By Abigail Allen
Student-athletes: that’s what we call them, but many people forget the term “student” comes first for a reason. WCHS sports teams have noticed that and set their expectations to ensure athletes do their best, in and out of the classroom.
Lady Warriors basketball coach Kyle Shipp runs a pretty tight ship for his players. He holds his players to the rules set for high school sports all over Indiana.
“You have to pass five out of the seven classes you are scheduled for. Passing is defined as a D- or higher. These rules are in place by the IHSAA,” Shipp said.
The responsibilities and fun of sports can sometimes overshadow the importance of academics and can result in falling behind in classes. Athletes must have time management skills to maintain good grades. Junior wrestler Brandon Burns reflected upon the effect sports can have on student-athletes’ education.
“Sports can get in the way of academic performance if the person cannot manage their time well, and/or have several other things going on. The results can come out poorly,” Burns said.
Coaches value their sports of course, but they also value their players and their lives outside of sports, including their academic lives. Wrestling coach Dave Thompson has taken care of the wrestling team in all aspects of their lives ever since he first started coaching, and he hasn’t stopped to take a time out. Thompson, along with all the other coaches of the sports teams, has specially set rules for his wrestlers so they can keep up their skills and their grades.
“Athlete[s] must be passing their classes before they can participate in athletics; therefore they must perform in the classroom first,” Thompson said. If students do not comply with the academic rules, they will not be allowed to participate in the activity until they get their grades up.
All sports teams have their rules and goals as athletes and as students, so they strive to perform both in games and in classes. The players themselves push one another to succeed just as much, if not more so than the coaches. Some coaches have their own special rules to make double sure that their athletes are doing what they need to do in the classroom. Even with a little push, sometimes it isn’t enough, and there has to be specific rules to make sure all athletes make the grades and win the game.
“[We do] weekly grade checks: two D’s or one F and the player will attend a mandatory study table during period four or after practice,” Shipp said, explaining his methods of keeping his players and their grades in check.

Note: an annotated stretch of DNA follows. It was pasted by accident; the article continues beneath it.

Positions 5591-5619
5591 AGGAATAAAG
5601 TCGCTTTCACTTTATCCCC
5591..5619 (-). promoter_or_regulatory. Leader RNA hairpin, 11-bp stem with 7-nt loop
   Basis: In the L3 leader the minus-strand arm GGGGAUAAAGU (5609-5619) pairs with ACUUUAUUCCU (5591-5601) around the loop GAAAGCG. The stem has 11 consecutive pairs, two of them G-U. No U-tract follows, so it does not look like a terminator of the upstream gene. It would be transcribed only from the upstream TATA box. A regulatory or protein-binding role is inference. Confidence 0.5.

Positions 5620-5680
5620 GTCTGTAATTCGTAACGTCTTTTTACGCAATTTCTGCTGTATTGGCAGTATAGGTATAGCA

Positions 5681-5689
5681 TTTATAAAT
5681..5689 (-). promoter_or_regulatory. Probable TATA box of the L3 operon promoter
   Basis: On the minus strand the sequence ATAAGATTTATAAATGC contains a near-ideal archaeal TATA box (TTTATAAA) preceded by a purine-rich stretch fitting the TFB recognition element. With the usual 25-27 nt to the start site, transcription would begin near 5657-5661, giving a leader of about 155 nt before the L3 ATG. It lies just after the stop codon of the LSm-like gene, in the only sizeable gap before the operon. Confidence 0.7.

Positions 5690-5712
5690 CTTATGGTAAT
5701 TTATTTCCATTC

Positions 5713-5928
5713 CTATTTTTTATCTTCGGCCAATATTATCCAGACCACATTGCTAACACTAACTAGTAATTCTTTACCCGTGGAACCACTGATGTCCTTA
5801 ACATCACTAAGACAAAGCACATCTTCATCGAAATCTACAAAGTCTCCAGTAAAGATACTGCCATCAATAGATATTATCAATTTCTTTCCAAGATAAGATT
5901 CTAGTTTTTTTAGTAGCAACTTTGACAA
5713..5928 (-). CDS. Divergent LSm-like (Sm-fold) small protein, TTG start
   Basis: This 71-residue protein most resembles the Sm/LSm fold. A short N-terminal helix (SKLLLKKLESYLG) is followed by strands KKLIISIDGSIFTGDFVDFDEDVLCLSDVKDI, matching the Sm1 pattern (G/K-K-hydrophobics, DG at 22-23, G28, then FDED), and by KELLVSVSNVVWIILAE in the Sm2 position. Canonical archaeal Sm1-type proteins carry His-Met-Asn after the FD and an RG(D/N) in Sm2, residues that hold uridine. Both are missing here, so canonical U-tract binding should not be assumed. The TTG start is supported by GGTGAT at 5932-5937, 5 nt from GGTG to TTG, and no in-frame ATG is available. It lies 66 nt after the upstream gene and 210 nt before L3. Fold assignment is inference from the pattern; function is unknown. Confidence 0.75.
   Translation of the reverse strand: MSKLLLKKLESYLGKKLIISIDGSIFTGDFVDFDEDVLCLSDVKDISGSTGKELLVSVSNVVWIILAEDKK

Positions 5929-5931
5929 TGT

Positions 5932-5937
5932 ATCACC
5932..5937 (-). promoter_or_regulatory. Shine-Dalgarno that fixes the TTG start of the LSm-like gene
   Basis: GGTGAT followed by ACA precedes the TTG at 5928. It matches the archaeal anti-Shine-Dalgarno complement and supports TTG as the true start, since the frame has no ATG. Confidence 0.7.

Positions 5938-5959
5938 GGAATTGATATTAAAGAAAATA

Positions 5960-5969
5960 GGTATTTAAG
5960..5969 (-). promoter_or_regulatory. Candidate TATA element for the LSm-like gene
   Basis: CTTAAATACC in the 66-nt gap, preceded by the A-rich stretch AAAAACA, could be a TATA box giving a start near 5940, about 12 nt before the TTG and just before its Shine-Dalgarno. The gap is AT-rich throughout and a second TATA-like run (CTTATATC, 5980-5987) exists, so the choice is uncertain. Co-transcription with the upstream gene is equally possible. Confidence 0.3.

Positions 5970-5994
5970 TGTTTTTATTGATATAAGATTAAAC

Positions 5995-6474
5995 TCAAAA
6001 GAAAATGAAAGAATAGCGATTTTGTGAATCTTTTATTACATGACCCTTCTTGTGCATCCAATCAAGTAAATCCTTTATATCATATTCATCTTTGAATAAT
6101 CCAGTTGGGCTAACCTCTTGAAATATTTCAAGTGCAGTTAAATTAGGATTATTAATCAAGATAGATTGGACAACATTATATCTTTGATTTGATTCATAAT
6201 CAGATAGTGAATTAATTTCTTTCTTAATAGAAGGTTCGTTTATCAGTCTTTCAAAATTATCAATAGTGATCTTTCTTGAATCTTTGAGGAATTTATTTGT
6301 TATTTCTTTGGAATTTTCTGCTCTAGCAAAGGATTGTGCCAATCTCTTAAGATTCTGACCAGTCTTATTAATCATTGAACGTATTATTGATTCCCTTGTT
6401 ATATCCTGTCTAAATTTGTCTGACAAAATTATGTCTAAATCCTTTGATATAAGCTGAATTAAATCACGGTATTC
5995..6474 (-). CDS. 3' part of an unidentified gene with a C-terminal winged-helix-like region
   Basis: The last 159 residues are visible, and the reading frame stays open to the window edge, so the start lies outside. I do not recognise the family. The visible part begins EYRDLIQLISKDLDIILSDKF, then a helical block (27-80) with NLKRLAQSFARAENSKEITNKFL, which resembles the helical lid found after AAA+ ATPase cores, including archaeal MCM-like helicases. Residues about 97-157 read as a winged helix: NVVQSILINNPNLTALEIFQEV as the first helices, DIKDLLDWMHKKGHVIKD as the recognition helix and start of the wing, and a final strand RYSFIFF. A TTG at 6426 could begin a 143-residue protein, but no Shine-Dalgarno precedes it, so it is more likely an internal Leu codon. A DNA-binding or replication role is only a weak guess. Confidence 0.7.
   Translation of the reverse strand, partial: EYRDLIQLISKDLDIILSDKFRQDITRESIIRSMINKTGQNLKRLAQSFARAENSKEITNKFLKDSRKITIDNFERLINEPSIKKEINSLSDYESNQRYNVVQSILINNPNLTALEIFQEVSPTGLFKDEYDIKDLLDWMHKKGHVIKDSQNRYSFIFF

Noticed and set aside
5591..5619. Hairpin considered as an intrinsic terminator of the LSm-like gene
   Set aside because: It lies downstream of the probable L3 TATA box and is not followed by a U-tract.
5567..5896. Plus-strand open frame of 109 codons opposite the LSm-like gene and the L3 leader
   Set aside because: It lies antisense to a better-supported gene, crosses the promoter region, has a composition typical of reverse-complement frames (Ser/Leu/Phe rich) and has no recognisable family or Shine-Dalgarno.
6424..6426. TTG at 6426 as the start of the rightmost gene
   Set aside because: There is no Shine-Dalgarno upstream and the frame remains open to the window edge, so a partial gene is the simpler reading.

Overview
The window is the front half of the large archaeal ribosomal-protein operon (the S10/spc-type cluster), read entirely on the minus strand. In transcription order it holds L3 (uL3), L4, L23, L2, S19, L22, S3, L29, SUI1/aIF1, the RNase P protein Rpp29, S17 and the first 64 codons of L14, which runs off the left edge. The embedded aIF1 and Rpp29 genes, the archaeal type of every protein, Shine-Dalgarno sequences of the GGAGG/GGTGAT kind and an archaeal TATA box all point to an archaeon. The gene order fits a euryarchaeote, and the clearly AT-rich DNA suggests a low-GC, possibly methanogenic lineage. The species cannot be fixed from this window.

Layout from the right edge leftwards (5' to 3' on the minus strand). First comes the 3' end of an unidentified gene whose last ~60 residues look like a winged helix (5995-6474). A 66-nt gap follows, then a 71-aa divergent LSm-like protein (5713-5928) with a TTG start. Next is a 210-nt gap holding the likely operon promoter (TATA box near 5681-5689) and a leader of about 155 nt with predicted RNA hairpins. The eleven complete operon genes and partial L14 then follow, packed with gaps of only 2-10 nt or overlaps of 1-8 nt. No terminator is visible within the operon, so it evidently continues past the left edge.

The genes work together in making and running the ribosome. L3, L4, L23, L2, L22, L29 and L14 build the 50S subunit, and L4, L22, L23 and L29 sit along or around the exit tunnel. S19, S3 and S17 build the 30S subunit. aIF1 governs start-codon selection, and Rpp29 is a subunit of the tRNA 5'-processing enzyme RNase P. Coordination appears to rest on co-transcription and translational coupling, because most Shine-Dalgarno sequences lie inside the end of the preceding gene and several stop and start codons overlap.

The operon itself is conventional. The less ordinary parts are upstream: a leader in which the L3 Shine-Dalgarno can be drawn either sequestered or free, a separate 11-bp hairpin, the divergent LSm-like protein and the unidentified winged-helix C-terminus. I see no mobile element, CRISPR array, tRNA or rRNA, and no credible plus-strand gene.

Burns secures his place on the mat by knowing his place in the classroom and being aware of the repercussions of not working to succeed in the classroom only pushes him harder.
“If you have two F’s, you cannot participate in the sport, but you can practice. Any more F’s and you’re done for the semester,” Burns said.
On top of the rules set by the coaches, the players push themselves in the classroom so they can stay in the game. Johnson discusses how playing a sport is a privilege and how that privilege helps her succeed in the classroom.
“Being a student athlete enhances my academic performance, because being part of a team is a privilege. Part of that privilege is keeping my grades up, so being on the team motivates me to maintain good grades,” Junior tennis player Reese Johnson said.
Teams have to work together to reach their goals in the game and in the classroom, so it’s a team effort to achieve those goals.
“We, as a team, do our best to support each other. If someone is falling a little behind in school, we are more than happy to help them out. That also applies to playing on the court, too; if a teammate is struggling with what we are working on, we will be there to help them get back up to pace. As a whole, we want each of us to be a successful team,” Johnson said.
Sports and school are very important parts of these athletes’ lives, and when it matters most, they know when to put the racket down and pick up the pencil, and when to ask for help when they struggle. The friendly competition between sports helps players overcome obstacles and push themselves to succeed, but the real winners are those who encourage themselves and others, competition or not, to ace the test and win the game.